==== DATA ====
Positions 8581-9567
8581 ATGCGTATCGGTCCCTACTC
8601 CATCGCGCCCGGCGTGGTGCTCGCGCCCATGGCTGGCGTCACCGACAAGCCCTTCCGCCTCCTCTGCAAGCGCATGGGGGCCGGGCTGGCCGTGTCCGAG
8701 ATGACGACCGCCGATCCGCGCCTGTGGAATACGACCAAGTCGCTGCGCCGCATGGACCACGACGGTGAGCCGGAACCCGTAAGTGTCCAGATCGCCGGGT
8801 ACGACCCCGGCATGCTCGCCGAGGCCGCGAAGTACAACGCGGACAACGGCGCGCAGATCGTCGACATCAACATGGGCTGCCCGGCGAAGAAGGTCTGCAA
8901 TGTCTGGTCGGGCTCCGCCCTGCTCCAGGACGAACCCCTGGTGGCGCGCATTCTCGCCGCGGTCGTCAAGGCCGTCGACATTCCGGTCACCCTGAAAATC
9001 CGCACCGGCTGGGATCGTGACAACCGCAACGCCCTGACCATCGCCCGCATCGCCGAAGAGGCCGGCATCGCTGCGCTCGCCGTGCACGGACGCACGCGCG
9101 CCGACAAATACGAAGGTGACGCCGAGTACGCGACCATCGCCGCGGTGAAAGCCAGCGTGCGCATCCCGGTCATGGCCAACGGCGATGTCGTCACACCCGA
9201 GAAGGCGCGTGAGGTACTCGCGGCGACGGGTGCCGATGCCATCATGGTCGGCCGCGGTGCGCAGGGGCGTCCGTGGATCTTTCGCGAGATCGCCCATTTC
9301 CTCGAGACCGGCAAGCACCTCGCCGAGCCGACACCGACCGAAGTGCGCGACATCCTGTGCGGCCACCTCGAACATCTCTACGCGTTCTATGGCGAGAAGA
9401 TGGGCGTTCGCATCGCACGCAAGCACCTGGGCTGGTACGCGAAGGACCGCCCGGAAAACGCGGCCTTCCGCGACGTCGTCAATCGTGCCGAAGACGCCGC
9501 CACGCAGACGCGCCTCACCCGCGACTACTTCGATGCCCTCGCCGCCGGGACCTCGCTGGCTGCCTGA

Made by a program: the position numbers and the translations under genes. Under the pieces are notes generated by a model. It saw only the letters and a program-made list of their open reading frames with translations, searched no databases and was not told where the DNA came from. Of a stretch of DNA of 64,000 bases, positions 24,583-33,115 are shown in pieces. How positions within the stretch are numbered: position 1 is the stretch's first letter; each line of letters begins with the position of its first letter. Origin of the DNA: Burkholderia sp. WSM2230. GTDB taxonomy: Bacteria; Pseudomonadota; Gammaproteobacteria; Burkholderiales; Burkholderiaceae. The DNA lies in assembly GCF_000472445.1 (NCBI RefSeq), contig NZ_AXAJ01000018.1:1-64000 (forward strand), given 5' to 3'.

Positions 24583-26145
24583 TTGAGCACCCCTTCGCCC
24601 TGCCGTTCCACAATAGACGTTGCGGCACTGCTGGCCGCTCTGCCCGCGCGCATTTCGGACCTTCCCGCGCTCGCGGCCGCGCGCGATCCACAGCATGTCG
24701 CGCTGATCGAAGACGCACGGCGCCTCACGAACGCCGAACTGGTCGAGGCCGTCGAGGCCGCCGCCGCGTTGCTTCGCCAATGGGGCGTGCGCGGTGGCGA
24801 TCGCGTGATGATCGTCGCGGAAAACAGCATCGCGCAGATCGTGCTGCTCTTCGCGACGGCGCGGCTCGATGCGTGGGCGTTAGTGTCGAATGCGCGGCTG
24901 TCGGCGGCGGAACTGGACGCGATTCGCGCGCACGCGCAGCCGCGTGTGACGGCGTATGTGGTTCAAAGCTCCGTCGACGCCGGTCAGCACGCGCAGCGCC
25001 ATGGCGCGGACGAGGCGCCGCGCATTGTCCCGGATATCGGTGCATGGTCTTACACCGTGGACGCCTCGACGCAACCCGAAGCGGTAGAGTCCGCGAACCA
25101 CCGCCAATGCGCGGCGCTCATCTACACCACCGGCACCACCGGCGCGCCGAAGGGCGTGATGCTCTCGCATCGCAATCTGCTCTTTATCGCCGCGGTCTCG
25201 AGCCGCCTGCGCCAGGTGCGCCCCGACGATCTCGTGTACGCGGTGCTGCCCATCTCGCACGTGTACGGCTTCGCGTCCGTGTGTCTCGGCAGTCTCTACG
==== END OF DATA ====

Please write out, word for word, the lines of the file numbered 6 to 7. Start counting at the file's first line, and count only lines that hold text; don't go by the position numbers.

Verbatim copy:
8901 TGTCTGGTCGGGCTCCGCCCTGCTCCAGGACGAACCCCTGGTGGCGCGCATTCTCGCCGCGGTCGTCAAGGCCGTCGACATTCCGGTCACCCTGAAAATC
9001 CGCACCGGCTGGGATCGTGACAACCGCAACGCCCTGACCATCGCCCGCATCGCCGAAGAGGCCGGCATCGCTGCGCTCGCCGTGCACGGACGCACGCGCG